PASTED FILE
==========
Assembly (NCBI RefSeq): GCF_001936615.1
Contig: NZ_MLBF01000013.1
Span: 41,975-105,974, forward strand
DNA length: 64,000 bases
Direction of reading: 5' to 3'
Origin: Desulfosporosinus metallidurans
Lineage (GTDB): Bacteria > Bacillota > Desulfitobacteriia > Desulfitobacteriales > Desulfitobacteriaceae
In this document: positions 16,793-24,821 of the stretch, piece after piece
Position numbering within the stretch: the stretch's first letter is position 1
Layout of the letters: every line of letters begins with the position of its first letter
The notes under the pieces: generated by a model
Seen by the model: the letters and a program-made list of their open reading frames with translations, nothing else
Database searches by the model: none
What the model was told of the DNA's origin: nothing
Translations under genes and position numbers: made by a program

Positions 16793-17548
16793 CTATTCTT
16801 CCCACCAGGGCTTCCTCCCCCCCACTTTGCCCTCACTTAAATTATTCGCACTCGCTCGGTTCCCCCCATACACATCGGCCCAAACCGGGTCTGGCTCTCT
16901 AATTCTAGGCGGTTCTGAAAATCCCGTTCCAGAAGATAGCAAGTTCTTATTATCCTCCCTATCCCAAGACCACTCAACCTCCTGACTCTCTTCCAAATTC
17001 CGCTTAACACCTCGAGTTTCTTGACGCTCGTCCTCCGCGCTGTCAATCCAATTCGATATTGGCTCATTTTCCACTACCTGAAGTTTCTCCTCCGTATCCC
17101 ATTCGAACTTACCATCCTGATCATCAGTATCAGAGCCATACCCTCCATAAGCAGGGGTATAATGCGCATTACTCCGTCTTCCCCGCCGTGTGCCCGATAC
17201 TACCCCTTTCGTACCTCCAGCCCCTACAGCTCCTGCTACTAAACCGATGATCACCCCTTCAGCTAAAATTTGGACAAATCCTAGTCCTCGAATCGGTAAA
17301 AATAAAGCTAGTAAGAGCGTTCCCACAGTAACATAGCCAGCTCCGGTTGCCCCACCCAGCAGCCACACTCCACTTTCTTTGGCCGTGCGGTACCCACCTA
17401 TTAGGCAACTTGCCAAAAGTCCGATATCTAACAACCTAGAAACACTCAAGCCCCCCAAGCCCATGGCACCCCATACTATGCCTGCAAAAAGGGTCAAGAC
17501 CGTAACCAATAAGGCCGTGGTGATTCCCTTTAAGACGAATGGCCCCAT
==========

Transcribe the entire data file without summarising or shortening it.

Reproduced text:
Assembly (NCBI RefSeq): GCF_001936615.1
Contig: NZ_MLBF01000013.1
Span: 41,975-105,974, forward strand
DNA length: 64,000 bases
Direction of reading: 5' to 3'
Origin: Desulfosporosinus metallidurans
Lineage (GTDB): Bacteria > Bacillota > Desulfitobacteriia > Desulfitobacteriales > Desulfitobacteriaceae
In this document: positions 16,793-24,821 of the stretch, piece after piece
Position numbering within the stretch: the stretch's first letter is position 1
Layout of the letters: every line of letters begins with the position of its first letter
The notes under the pieces: generated by a model
Seen by the model: the letters and a program-made list of their open reading frames with translations, nothing else
Database searches by the model: none
What the model was told of the DNA's origin: nothing
Translations under genes and position numbers: made by a program

Positions 16793-17548
16793 CTATTCTT
16801 CCCACCAGGGCTTCCTCCCCCCCACTTTGCCCTCACTTAAATTATTCGCACTCGCTCGGTTCCCCCCATACACATCGGCCCAAACCGGGTCTGGCTCTCT
16901 AATTCTAGGCGGTTCTGAAAATCCCGTTCCAGAAGATAGCAAGTTCTTATTATCCTCCCTATCCCAAGACCACTCAACCTCCTGACTCTCTTCCAAATTC
17001 CGCTTAACACCTCGAGTTTCTTGACGCTCGTCCTCCGCGCTGTCAATCCAATTCGATATTGGCTCATTTTCCACTACCTGAAGTTTCTCCTCCGTATCCC
17101 ATTCGAACTTACCATCCTGATCATCAGTATCAGAGCCATACCCTCCATAAGCAGGGGTATAATGCGCATTACTCCGTCTTCCCCGCCGTGTGCCCGATAC
17201 TACCCCTTTCGTACCTCCAGCCCCTACAGCTCCTGCTACTAAACCGATGATCACCCCTTCAGCTAAAATTTGGACAAATCCTAGTCCTCGAATCGGTAAA
17301 AATAAAGCTAGTAAGAGCGTTCCCACAGTAACATAGCCAGCTCCGGTTGCCCCACCCAGCAGCCACACTCCACTTTCTTTGGCCGTGCGGTACCCACCTA
17401 TTAGGCAACTTGCCAAAAGTCCGATATCTAACAACCTAGAAACACTCAAGCCCCCCAAGCCCATGGCACCCCATACTATGCCTGCAAAAAGGGTCAAGAC
17501 CGTAACCAATAAGGCCGTGGTGATTCCCTTTAAGACGAATGGCCCCAT